This year marks the 8th edition of the annual HWM+HardwareZone.com Tech Awards, the tech industry's premier event where we recognize the best brands, products, and services.
A total of 33 Editor’s Choice and 44 Readers’ Choice awards were presented this year, in categories ranging from computers and consumer electronics to digital entertainment, communications, and services. Also presented are 4 Innovation awards (part of the Editor's Choice categories) to recognize innovative products and cutting-edge technologies that have emerged during the eligibility period.
This is also the second year the Tech Awards have included video gaming merit categories, presented in collaboration with GameAxis.com. In addition to the Best Gaming Console Brand and Best Gaming Publisher awards, a Best VR Gaming Gear category was made available for public voting for the first time. There are also six Editor’s Choice video gaming categories, namely Best PC Game, Best PlayStation 4 Game, Best Xbox One Game, Best Gaming Console, Best Online Game, and Game of the Year.
Without further ado, in this first of three comprehensive articles, let us first take a look at the detailed results of our Readers’ Choice polls from the nearly 190,000 votes cast.
Qualcomm's Snapdragon SoCs and Apple's A series chips are in most mobile devices these days; but for desktops, they've mostly Intel inside. The second half of 2015 saw the arrival of the 6th-gen Core processor family, and these "Skylake" chips have become ever-present in Windows PCs since. That said, if you want the latest and greatest from chipzilla, it has got to be a CPU from the 7th-gen Core "Kaby Lake" series, which is fully unveiled earlier this year. Built using an improved 14nm process, while Kaby Lake is the first "optimization" example of Intel's new process-architecture-optimization strategy, it still achieves faster CPU clock speeds and higher turbo frequencies. A long-time winner of this Readers' Choice award, would AMD's upcoming Ryzen change anything this time next year? Exciting times ahead for the CPU scene this year!
With half of the votes, this is the eight straight year ASUS has walked home with our Readers’ Choice award for Best Graphics Card Brand (i.e., ever since we started this industry recognition event). Once again, we think ASUS’ popularity boils down to its ability to churn out a wide range of graphics cards for both NVIDIA and AMD fans. Be it based on NVIDIA's newest GTX 1050, GTX 1060, GTX 1070, or GTX 1080 GPU, or based on AMD's RX 460 or RX 480 GPU, ASUS has them all. Not only because of the variety, but ASUS also has the knack of hammering out some of the best performing cards in the industry as witnessed in this NVIDIA GeForce GTX 1080 showdown. If ASUS keeps this up, there's a very high chance that its trophy collection for this category will go into double figures very soon.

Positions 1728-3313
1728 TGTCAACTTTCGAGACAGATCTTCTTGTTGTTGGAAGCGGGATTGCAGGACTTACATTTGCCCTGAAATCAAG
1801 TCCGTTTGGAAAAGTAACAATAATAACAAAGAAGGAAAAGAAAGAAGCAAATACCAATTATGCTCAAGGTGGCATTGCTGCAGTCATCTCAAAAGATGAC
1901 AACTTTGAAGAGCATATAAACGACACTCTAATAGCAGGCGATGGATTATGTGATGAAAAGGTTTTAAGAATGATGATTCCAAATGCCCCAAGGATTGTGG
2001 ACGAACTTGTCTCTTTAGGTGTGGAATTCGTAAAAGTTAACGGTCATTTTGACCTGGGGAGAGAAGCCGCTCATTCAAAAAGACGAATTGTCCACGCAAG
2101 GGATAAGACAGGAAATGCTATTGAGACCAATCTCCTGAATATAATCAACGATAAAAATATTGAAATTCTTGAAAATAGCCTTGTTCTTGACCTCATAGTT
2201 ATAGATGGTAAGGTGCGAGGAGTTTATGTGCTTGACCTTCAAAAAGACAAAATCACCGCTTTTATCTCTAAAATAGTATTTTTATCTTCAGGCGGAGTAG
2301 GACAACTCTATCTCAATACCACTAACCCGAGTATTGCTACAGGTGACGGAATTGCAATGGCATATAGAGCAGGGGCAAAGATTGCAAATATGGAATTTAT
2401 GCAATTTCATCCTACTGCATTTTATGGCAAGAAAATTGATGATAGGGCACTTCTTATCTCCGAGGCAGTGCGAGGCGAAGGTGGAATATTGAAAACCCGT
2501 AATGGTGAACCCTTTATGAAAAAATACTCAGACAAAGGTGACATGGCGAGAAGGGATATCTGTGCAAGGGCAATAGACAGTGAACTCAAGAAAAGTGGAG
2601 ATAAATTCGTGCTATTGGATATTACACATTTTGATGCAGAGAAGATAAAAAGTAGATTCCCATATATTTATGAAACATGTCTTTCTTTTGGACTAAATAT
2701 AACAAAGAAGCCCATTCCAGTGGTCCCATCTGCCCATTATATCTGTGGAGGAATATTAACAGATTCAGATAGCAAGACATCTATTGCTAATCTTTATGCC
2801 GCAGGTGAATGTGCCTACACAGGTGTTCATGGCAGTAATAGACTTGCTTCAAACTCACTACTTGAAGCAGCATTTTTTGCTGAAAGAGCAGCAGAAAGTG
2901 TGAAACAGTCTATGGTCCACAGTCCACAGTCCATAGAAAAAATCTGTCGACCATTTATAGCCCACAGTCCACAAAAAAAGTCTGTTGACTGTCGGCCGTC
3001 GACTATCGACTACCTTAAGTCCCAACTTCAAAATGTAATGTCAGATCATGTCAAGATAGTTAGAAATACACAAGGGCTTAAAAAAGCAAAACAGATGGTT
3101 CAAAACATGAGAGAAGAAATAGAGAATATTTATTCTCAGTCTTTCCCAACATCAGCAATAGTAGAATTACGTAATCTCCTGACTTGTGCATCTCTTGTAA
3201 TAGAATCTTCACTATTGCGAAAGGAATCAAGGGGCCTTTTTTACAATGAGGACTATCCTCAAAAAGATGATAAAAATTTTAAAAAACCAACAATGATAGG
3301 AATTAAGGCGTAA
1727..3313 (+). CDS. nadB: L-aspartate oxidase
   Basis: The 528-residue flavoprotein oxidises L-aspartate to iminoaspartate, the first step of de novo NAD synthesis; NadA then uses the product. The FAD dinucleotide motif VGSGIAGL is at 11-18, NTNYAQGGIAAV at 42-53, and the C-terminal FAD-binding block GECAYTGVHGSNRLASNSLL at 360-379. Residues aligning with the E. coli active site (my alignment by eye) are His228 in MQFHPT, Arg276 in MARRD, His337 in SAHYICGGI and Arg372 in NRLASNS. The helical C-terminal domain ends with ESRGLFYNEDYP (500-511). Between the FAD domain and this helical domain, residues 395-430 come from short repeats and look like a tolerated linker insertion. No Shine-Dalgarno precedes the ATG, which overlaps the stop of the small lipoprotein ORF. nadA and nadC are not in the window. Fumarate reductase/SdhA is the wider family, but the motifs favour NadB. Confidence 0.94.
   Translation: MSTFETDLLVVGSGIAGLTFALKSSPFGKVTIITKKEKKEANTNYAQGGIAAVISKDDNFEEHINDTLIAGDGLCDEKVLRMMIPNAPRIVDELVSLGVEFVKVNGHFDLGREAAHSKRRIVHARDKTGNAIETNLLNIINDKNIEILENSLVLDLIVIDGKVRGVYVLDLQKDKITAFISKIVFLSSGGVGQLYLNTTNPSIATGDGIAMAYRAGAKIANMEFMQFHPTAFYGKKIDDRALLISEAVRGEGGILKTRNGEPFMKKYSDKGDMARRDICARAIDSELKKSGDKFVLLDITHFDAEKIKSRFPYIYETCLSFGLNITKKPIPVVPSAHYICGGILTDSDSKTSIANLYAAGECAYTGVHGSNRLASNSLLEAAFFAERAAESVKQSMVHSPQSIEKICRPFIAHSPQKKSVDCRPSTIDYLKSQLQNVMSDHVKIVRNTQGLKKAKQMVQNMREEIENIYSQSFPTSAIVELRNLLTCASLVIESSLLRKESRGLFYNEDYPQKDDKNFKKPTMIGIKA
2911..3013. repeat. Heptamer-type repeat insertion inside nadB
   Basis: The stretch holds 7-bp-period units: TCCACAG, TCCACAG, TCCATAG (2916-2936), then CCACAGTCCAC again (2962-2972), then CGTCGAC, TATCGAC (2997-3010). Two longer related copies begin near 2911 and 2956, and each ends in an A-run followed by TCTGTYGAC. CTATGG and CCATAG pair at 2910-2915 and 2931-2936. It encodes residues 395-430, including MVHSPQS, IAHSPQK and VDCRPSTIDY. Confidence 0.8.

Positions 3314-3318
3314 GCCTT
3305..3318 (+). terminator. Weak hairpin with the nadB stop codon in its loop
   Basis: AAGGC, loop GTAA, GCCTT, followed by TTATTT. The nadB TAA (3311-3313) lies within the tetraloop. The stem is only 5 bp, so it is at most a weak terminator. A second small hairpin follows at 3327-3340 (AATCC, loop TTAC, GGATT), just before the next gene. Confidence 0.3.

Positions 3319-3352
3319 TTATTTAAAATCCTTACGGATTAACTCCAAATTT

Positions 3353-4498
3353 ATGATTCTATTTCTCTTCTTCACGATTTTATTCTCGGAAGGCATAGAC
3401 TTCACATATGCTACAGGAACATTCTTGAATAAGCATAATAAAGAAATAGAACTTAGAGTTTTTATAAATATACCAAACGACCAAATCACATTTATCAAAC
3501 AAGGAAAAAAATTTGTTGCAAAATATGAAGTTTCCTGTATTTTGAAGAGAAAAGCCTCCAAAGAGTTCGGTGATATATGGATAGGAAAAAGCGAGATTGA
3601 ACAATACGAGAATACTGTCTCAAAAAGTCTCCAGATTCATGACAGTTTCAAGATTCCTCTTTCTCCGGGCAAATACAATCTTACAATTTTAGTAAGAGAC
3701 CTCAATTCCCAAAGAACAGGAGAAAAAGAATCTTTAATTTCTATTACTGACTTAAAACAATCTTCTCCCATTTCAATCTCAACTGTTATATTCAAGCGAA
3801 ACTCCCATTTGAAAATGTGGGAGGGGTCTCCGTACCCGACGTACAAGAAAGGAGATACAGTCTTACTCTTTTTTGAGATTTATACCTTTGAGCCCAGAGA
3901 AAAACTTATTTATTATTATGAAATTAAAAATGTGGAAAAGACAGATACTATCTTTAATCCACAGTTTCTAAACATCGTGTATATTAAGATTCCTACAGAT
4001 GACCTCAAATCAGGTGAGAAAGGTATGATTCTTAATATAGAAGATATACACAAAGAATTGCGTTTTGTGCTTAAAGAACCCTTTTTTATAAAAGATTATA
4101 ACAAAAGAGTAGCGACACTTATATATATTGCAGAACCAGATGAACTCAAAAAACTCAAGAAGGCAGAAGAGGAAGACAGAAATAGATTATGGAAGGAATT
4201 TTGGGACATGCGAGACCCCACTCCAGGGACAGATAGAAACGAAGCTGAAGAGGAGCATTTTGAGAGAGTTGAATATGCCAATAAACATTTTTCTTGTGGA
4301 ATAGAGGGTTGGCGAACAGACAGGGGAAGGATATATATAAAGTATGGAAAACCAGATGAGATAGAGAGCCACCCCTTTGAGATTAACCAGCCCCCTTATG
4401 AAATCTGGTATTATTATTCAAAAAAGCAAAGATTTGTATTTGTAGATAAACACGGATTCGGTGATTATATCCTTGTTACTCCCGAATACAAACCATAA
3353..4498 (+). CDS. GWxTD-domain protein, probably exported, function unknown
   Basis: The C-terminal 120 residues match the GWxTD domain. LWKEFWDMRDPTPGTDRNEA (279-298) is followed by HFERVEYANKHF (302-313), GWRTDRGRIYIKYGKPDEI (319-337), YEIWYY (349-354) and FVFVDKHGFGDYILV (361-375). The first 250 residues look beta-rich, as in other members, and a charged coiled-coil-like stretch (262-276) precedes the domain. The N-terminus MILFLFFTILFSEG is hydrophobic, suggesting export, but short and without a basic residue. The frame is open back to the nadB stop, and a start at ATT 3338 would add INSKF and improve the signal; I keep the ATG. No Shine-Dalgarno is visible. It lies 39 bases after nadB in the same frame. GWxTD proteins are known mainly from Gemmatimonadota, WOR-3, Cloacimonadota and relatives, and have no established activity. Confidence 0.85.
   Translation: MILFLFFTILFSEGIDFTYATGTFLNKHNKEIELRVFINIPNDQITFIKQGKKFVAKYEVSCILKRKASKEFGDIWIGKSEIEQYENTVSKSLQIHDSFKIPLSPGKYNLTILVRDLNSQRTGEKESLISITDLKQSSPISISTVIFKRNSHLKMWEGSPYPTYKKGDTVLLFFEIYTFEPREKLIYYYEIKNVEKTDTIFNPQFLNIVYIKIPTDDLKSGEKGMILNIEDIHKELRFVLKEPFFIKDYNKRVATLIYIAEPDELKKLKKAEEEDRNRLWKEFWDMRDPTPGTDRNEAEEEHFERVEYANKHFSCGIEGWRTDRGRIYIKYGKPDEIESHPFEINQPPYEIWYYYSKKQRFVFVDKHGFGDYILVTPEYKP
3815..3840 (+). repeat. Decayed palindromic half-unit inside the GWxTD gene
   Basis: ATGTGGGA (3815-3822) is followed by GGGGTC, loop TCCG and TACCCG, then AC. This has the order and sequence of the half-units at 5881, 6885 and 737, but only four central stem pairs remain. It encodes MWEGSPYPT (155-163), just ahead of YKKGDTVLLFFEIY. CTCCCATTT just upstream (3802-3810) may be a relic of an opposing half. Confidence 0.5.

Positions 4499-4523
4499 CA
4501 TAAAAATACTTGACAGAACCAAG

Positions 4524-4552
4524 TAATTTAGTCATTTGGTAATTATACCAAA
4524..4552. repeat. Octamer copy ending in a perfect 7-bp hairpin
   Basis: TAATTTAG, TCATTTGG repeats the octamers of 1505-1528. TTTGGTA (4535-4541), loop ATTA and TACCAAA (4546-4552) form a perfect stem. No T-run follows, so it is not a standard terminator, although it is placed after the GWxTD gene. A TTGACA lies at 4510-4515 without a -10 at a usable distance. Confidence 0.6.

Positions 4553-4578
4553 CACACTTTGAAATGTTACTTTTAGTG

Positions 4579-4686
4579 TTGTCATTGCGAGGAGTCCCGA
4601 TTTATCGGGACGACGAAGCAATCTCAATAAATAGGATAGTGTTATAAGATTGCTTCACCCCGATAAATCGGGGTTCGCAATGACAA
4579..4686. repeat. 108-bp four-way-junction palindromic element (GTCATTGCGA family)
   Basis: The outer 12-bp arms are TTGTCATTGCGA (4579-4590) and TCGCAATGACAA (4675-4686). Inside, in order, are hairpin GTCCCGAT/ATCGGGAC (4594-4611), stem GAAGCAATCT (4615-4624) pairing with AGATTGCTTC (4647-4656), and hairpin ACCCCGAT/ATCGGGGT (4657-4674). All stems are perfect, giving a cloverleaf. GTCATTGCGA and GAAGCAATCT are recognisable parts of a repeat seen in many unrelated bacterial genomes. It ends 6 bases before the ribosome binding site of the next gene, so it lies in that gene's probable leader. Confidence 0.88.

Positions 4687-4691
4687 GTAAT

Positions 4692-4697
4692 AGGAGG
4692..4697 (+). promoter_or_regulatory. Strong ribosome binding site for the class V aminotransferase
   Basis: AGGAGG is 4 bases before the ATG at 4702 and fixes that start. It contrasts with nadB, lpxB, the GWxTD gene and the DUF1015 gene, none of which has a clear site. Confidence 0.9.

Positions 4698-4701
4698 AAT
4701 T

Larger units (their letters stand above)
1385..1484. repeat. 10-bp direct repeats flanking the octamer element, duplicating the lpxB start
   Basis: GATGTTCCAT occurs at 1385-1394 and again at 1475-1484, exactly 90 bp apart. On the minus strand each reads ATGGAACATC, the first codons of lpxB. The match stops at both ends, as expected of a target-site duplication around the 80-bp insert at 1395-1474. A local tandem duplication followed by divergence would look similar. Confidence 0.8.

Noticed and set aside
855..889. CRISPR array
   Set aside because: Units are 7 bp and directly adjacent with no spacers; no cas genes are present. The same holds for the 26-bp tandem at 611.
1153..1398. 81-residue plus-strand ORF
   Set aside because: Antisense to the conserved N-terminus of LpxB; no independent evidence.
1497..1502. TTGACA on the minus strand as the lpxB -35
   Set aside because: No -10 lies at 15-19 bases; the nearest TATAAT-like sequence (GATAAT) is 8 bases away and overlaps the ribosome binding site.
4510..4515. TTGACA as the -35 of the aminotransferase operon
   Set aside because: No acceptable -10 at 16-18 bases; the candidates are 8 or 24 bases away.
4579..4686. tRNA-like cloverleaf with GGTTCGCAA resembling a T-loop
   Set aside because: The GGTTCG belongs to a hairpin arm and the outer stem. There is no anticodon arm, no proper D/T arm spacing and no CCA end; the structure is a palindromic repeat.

What most of our readers like about ASUS’ graphics cards (variety, performance, reliability) also apply to the company’s motherboards. For example, in 2016, the company had an impressive line of Intel Z170 Skylake motherboards for high-end system builders, as well as a comprehensive line of H170 and B150 boards. And this year, the company has followed that up with a slew of Z270, H270, and B250 offerings, each of them further segmented into ASUS’ usual Prime, ROG, TUF, and Pro Gaming lines. In short, like graphics cards, if you need a motherboard, you're bound to find one that fits your needs from ASUS' stable.
With 33% of the votes, this is the first time Corsair has won the Readers' Choice award for Best PC Memory Brand. In fact, it managed to stop Kingston, which has made this category its own in the past six editions of our Tech Awards. A U.S. computer peripherals and hardware company, Corsair's Vengeance LED and Dominator Platinum Special Edition series of DDR4 memory modules are arguably some of the highest performing (and most fanciful) RAM you can get for your PCs. But PC RAM isn't the only thing it makes; Corsair's gaming input devices and PC cases have quite a following here as well. And now, the company is building its own gaming PCs.